No sale price for the Richmond has been disclosed. The Raleigh, which sits on a larger, 60,541-square-foot lot, sold at $1.24 million a key. It had been closed since Hurricane Irma hit South Florida in September 2017.

John Wijtenburg, director of Colliers International South Florida’s hotel group, estimates that the Richmond could sell for about $600,000 a key or $55 million. “It needs a good bit of work to come up to the standards of competitive properties in the area, but it’s a well known asset in that market,” he said.

The Raleigh acquisition marked the first in South Florida for Shvo, chairman and founder of SHVO, and his partner, Serdar Bilgili, the owner of the Istanbul-based real estate private equity firm BLG Capital.

In New York, Shvo’s projects include the Getty building in West Chelsea. The same partnership that acquired the Raleigh and is now acquiring the Richmond also paid $135 million for the office portion of 685 Fifth Avenue in 2018. The group recently won approval to convert that space to residential condos.

Other oceanfront hotels near the Raleigh and Richmond that have sold in recent years include the Sagamore Hotel, which Fort Lauderdale-based InSite Group and New York-based EL Group bought for $63 million in 2016; and the Shore Club Hotel, which New York-based HFZ Capital purchased for $175.3 million in 2014.

Trump insurance broker subpoenaed following allegations of asset infla…

In the US’s most expensive housing market, Stanford says no to afforda…

Jeff Bezos could buy $60M apartment from Trump’s friend

Ex-president of Peru tied to corruption scandal dies from self-inflict…

Tommy Hilfiger group sells Raleigh Hotel in South Beach to Michael Shvo and partners for $103M

Tommy Hilfiger group sells Raleigh Hotel in South Beach to Michael Shvo and partners for $103M

83-key Art Deco hotel sold for $1.24M a room, likely a record in Miami area

Tommy Hilfiger, Michael Shvo and the Raleigh Hotel

Tommy Hilfiger and Dogus Group sold the Raleigh Hotel in Miami Beach to a partnership led by New York developer Michael Shvo for $103 million.

The deal breaks down to about $1.24 million a key, one of the most expensive hotel sales on a per-room basis in Miami-Dade County.

Shvo, Bilgili Group and Deutsche Finance Group acquired the 83-room Art Deco hotel at 1775 Collins Avenue, according to a release.

The Raleigh had been closed since Hurricane Irma hit South Florida in September 2017. Hilfiger said in a statement that despite working to restore and reopen the hotel, “this was an offer we just could not refuse.” The Wall Street Journal first reported the sale.

Hilfiger’s group paid $67.5 million for the property in 2014 and planned to turn the hotel, built in the 1940s, into a private club. But the property was rumored to be for sale following Hurricane Irma a year-and-a-half ago.

Shvo, chairman and founder of SHVO, said his group is committed to “bringing about its next renaissance,” calling the hotel “a nostalgic icon and a symbol of twenty-first century style and luxury.”

His business partner in the deal, Serdar Bilgili, is the owner of the Istanbul-based real estate private equity firm BLG Capital.

The Raleigh acquisition marks the first for Shvo in South Florida. In New York, his projects include the Getty building in West Chelsea. The same partnership that acquired the Raleigh also paid $135 million for the office portion of 685 Fifth Avenue in 2018.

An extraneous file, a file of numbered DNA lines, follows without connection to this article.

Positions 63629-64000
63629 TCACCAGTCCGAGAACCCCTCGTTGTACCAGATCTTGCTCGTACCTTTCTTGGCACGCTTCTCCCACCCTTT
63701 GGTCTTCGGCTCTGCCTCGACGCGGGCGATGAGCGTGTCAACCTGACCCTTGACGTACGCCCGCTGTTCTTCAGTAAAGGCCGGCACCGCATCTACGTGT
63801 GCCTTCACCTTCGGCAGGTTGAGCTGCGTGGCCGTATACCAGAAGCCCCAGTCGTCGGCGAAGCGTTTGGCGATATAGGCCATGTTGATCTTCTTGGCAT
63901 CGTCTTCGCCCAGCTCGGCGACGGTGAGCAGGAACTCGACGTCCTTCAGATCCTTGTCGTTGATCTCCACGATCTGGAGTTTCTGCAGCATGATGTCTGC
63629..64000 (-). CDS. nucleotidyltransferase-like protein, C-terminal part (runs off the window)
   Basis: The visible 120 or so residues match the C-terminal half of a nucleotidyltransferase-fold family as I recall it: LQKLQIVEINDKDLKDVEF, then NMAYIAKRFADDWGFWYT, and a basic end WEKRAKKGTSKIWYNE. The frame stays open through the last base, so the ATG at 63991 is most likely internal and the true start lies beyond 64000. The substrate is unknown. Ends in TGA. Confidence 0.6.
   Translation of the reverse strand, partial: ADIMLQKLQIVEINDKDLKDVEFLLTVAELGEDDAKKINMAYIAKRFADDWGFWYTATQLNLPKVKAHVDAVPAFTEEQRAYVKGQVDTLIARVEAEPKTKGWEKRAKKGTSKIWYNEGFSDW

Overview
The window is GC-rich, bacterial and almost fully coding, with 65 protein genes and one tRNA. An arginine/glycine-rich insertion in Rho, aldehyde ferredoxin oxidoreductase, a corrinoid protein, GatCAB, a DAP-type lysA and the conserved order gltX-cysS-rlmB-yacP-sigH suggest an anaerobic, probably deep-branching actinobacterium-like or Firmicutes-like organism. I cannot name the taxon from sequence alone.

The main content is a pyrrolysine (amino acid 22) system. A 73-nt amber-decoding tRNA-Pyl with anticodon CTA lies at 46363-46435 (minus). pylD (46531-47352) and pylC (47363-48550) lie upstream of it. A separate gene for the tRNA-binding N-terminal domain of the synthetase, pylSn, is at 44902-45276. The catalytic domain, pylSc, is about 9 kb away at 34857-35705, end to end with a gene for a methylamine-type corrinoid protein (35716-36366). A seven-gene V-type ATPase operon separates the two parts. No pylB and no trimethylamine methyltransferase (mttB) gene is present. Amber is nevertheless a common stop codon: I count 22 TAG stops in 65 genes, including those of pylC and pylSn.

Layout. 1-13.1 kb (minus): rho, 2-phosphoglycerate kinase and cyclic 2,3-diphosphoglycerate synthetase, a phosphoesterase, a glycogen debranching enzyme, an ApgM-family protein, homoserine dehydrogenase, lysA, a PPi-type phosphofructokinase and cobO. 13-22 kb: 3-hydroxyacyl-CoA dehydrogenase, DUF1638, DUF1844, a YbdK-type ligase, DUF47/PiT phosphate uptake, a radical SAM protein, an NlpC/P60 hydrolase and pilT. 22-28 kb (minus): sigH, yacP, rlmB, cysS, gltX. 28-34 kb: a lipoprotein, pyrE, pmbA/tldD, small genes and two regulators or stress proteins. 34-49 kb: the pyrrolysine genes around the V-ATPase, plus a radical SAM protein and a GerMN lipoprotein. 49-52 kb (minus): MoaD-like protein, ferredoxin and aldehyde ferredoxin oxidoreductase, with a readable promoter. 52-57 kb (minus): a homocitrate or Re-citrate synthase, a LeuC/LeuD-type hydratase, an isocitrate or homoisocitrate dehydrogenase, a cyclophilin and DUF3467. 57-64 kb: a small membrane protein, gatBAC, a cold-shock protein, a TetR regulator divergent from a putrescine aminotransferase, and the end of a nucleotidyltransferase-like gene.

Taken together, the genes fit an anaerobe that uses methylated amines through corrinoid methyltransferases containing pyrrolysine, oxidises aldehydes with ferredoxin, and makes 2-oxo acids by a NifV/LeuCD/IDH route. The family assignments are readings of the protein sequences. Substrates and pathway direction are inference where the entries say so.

In Miami, the deal could mark a new per-room record for hotel trades. Billionaire Michael Dell was set to buy 1 Hotel South Beach for about $500 million, or $1.2 million per key, but that deal has not yet closed.

Marriott pays $23.5M for South Beach hotel, plans renovation

The former Edgewater Hotel in South Beach
The Edgewater Hotel in South Beach is about to get a facelift and new name now that it’s been sold for $23.5 million to Marriott International’s timeshare division.
Marriott Vacation Club bought the 1930s-era building and its 49 suites, located at 1410 Ocean Drive across the street from Lummus Park. Marriott spokesperson Ed Kinney told The Real Deal that the 49 units were sold by a single seller, though he declined to name the entity. However, an Israeli company called the El-Ad Group lists the property under its portfolio holdings.
The hotel will now be known as the Marriott Vacation Club South Beach and is already taking reservations, according to a news release. Marriott will renovate the hotel’s suites and common areas through 2016.
“We are excited to offer our owners and guests another new addition to our collection of properties around the world that puts them right in the heart of South Beach and all it has to offer to visitors,” Stephen P. Weisz, president and chief executive officer of Marriott Vacations Worldwide, said in the release.
Marriott Vacation Club was originally committed to purchasing a separate 182-unit building in South Beach, Kinney said, but the deal fell through for undisclosed reasons. Then the opportunity to buy the Edgewater Hotel appeared, and Marriott closed on it.
“It’s not very big by our standards,” he told TRD.” But… we feel it’s a great way to get into the market.” 
As part of the re-branding, Marriott Vacation Club will open an off-site sales center for timeshares at the hotel. Kinney said the company is looking at a couple of nearby locations that they will close on in the near future.  — Sean Stewart-Muniz

Source: The Real Deal Miami